The last of the catkins…
…the appearance of tiny Celandines on the grass verges
and our Yorkshire dry stone walls covered with a thick winter coat of moss.
Many of our mills now house people rather than machinery but the chimneys have been preserved as a monument to the past and our local history.
On returning home we have had moments just sitting in the pleasant sunshine with our biscuit rations and probably putting back on the calories we have just walked off.
In the midst of all the cleaning, gardening, cooking and walking I have spent quite a bit of time making cards again – partly to save money and partly because cards are not deemed as an essential item so are difficult to buy. This one is a card that my sister sent to me and I recycled by cutting it down to mount onto a blank card and adding the butterflies.
My nephew was harder to make for as I doubt any little boy would want a flowery card. I decided to keep it simple and print down this number eight onto some card and hand stamped the ‘Happy Birthday’ in colourful inks.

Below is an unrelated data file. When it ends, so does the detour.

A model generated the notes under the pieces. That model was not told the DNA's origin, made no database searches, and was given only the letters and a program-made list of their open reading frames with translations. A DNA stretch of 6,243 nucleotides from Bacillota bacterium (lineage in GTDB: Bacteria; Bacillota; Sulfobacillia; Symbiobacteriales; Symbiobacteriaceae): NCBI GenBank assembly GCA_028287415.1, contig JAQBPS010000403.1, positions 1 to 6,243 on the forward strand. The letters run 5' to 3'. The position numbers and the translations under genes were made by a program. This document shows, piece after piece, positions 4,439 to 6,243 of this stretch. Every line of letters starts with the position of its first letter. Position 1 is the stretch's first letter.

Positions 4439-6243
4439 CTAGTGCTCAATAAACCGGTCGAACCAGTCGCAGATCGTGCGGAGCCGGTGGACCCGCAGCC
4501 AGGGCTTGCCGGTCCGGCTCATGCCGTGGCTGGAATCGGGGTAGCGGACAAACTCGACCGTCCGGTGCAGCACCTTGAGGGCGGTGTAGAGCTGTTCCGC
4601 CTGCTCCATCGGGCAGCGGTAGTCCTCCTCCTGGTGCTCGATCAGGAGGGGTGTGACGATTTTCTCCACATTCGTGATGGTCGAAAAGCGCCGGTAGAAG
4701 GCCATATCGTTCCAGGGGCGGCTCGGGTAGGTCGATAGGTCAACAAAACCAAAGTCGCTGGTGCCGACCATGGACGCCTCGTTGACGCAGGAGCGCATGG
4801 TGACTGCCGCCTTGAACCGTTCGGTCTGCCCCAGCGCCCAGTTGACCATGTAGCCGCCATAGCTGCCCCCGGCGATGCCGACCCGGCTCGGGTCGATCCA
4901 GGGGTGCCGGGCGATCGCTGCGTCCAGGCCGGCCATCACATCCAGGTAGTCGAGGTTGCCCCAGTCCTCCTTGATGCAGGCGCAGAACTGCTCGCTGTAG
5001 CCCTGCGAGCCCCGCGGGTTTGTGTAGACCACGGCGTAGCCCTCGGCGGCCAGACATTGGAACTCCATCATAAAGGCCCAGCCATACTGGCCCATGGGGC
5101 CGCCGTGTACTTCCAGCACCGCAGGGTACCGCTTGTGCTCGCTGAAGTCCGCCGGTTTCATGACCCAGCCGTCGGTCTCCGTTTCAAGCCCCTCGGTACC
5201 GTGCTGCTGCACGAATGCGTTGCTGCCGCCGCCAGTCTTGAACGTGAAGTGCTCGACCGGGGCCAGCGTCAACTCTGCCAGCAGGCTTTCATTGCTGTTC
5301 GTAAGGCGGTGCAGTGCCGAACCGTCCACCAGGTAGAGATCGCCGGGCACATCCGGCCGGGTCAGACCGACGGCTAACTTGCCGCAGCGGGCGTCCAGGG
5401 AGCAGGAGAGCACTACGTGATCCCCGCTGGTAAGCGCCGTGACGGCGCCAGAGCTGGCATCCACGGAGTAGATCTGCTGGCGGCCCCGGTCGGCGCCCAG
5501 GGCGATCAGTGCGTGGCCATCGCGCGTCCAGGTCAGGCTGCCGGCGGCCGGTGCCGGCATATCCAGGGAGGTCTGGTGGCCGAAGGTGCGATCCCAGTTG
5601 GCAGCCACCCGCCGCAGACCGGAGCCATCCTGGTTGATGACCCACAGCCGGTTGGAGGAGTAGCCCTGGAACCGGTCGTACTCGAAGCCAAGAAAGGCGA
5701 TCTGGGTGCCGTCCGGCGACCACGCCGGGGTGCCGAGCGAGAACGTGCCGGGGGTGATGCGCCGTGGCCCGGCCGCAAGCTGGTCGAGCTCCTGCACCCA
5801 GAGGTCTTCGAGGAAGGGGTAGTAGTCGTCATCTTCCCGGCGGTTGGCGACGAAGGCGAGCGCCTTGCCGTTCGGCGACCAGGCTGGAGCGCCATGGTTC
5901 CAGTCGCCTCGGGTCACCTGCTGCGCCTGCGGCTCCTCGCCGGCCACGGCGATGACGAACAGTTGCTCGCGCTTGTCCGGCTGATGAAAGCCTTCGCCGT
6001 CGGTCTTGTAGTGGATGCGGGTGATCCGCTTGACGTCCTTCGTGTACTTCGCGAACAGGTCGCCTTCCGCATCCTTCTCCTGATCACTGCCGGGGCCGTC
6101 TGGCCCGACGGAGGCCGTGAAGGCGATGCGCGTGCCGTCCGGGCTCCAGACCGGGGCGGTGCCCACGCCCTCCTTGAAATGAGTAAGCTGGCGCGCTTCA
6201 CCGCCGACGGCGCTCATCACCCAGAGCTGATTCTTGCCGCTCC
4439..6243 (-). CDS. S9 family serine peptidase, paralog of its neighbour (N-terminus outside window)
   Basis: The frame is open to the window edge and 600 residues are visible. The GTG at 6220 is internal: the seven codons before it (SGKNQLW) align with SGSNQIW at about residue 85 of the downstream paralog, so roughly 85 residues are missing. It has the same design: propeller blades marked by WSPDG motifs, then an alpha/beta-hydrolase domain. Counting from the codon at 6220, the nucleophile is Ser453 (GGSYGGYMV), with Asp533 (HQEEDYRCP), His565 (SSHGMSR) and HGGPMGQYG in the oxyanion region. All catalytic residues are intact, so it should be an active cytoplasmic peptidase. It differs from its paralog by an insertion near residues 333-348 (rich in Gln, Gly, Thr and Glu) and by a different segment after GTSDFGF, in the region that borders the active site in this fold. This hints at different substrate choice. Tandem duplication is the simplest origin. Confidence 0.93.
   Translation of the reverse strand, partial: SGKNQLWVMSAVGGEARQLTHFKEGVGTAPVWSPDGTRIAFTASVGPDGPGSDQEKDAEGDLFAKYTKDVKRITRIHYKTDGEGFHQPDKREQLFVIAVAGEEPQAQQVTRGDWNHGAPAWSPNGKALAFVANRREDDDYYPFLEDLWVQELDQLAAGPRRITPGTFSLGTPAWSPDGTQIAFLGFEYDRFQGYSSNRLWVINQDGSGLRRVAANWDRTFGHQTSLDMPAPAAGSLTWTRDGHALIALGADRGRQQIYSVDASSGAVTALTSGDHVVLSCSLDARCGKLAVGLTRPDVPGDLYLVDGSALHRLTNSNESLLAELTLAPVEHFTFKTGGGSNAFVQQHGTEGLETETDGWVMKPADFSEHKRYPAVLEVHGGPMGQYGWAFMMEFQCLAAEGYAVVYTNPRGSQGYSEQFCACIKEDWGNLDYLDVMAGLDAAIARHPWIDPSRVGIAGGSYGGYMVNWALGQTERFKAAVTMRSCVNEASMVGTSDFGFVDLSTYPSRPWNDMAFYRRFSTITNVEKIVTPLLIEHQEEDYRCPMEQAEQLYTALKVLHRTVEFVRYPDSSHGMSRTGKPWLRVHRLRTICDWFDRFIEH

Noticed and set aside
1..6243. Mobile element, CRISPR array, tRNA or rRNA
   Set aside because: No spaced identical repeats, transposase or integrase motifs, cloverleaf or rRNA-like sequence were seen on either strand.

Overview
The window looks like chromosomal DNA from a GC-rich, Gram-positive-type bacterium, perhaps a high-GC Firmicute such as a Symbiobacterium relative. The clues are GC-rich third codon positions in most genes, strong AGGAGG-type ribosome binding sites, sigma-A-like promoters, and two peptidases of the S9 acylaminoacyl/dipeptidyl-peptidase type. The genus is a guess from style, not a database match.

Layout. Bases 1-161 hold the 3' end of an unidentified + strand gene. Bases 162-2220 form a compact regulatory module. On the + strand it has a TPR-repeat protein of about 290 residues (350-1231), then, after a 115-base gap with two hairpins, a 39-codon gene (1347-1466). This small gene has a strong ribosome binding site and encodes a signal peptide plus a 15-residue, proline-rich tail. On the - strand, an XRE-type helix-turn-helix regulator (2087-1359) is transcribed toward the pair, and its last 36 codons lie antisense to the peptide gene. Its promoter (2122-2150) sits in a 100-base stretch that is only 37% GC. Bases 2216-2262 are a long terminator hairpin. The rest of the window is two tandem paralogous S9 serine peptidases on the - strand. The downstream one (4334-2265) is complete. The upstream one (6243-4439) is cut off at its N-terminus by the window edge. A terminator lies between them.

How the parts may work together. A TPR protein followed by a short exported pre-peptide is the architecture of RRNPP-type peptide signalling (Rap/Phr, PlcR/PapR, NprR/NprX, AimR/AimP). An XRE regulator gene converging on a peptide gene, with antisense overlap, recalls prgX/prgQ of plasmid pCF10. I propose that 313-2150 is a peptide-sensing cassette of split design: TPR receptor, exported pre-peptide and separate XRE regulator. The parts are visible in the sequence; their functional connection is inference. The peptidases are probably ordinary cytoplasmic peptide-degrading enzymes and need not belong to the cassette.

When it came to the Easter cards I had no ideas but then came across a half started spring flower collage I attempted last year using shapes cut from the thicker front pages of magazines and some junk mail. I finished the picture but knew that making individual cards in this way was going to be far too time consuming so decided to take prints off the original and reduce the design to fit some tiny blank cards that I have in my craft box.
Easter will soon be upon us and with my cards now hand delivered or put in the post I have been turning my attentions to a few decorations – not many as it will be a strange Easter this year – just the two of us…I suspect we will spend most of it in the garden, weather permitting. I might bake a cake though, I am not keen on Simnel cake -but a chocolate cake…well that is a big possibility.
And if you reached the end of this post you deserve a medal.
Before I go a warm welcome to all my new followers and to Diana, apologies when I deleted your comment as you asked it deleted the whole string of related comments. x
Hello there….long time no see. I thought I would be back sooner than this but recent events have kept me busy and I am not just referring to the dreaded virus.
Thank you for all your lovely comments and well wishes, advice and suggestions on my last post – they were much appreciated and I hope you don’t mind me not answering them individually, it was difficult to sit at the computer until my back recovered.